Unmasking deceptive greenwashing
Recent decades have reflected a growing societal desire to pursue ecological lifestyles and minimise environmental harm.
Further still, consumers are increasingly placing their business with brands and seeking out products that they believe are actively making a positive contribution to the planet.
Recognising this trend, many companies have been swift to capitalise on this growing consumer demand for eco-friendly products. However, a deceptive practice known as “greenwashing” has developed on the back of the resultant surge in green marketing…
What is greenwashing?
Greenwashing is the act of misleading consumers by making false or overstated environmental claims in hopes to win over the eco-conscious customer, while undermining authentic efforts towards sustainability. Untrustworthy claims made by greenwashing brands divert attention and resources away from authentic sustainable activities, creating a negative impact on both consumers and the environment.
Consumer aware – company beware
Consumers are becoming ever more vigilant and critically analyse environmental claims made by companies to avoid falling victim to greenwashing. They do this by being able to pinpoint vague terminology or lack of certifications to authenticate company claims.
Companies that actively pursue sustainability are more likely to be fully transparent with their customers and consumers by sharing and celebrating their efforts through data, recognised third-party certifications such as the Forest Stewardship Council (FSC) or EcoVadis, they are more likely to provide regular updates on their environmental goals, sharing and boasting of their achievements.
Therefore, customers and consumers are becoming increasingly observant to the absence of transparency by brands and making more conscious decisions on where to shop. As the momentum behind greenwashing increases improved guidelines and procedures by governments and regulatory bodies are needed to hold dishonest businesses accountable.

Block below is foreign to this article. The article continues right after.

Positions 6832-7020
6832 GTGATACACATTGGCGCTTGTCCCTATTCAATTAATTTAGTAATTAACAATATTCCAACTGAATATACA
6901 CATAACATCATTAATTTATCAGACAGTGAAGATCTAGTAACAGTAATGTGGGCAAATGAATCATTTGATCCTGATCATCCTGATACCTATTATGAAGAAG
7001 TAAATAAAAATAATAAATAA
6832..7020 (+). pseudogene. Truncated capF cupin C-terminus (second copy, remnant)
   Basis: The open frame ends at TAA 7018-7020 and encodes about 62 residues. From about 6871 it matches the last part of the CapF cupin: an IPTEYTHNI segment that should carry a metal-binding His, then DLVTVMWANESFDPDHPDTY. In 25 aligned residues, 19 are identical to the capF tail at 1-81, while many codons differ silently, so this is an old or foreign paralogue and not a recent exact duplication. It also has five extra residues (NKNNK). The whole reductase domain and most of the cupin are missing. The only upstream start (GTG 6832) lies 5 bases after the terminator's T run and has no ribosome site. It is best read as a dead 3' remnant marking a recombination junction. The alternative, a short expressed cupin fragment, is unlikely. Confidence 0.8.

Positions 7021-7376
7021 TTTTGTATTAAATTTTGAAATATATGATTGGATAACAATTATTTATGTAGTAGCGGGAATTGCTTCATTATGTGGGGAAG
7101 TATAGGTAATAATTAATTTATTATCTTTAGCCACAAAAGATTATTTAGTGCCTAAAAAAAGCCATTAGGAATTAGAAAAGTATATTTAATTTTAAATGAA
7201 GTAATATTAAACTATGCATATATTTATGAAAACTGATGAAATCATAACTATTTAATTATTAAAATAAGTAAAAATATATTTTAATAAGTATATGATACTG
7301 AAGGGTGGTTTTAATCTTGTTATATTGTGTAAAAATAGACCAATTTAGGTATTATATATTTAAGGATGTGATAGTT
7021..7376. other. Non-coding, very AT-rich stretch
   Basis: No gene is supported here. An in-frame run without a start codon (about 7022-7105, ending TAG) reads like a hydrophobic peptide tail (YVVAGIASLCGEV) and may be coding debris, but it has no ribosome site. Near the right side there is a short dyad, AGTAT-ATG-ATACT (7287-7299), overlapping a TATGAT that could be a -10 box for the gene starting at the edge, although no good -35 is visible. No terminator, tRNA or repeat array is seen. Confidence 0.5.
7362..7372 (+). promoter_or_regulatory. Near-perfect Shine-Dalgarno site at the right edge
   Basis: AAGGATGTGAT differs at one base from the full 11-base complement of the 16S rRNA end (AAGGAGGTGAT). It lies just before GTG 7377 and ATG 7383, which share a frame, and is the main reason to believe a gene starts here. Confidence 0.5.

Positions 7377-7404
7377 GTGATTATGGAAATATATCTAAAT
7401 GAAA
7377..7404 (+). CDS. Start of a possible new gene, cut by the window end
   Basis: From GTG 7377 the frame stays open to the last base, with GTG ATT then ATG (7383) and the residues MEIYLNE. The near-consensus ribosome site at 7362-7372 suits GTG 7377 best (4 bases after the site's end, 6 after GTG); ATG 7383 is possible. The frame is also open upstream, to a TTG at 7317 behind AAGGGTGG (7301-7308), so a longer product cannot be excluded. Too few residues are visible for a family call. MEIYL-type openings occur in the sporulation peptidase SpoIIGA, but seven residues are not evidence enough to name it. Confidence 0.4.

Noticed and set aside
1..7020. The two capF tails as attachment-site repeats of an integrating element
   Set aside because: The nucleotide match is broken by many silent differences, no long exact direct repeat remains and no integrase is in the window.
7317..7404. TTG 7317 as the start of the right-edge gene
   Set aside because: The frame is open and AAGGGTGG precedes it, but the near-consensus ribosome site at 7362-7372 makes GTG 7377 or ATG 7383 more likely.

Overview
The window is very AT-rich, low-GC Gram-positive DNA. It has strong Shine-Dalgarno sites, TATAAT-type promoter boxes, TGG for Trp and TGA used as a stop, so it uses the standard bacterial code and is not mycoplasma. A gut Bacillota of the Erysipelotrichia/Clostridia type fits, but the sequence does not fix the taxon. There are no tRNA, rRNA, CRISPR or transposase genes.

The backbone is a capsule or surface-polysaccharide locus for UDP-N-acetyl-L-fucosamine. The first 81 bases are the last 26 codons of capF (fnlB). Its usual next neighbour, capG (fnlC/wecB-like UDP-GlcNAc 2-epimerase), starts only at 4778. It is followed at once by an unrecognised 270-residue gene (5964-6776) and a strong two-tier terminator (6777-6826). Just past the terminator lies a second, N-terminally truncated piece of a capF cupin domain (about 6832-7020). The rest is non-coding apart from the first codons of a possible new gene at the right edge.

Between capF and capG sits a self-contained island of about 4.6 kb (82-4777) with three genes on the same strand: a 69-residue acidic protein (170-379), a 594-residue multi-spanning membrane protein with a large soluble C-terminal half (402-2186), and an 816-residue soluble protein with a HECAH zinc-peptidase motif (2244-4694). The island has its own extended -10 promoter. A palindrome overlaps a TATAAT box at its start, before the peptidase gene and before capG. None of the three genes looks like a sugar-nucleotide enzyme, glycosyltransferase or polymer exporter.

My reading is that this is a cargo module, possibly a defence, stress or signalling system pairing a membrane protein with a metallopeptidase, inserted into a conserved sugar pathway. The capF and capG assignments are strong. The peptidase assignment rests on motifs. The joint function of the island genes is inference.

Most importantly for the customer and the environment, companies should be accountable for their corporate responsibility. They can do this by investing in eco-friendly initiatives and providing transparent, up-to-date, accurate information to consumers to help build consumer trust.
Transparency and eco-labelling
It is important to the customer and the environment, that companies are accountable for their corporate responsibility. They can do this by investing in eco-friendly initiatives and providing transparent, up-to-date, accurate information to consumers to help build consumer trust.
- Clear communication and avoiding misleading or vague claims.
- Keeping up to date. Sharing goals and updates and staying transparent when we lose track or targets are not being met – explaining why and provide a new plan of action.
- Seeking third-party independent verification to validate environmental claims.
- Educating employees to enable more environmentally conscious decisions and taking accountability.
- Ensuring sustainable practices are inherent in a company’s DNA rather than just a marketing slogan
Through collective efforts by companies, consumers, and the government, we can uncover greenwashing practices and encourage a shift towards genuine sustainability, safeguarding our planet for future generations. Combating greenwashing requires collective action from consumers, regulatory bodies, and responsible businesses, beginning with consumer education, learning about greenwashing practices and recognising accredited certifications, we can enable everyone to make informed choices.
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Unmasking deceptive greenwashing
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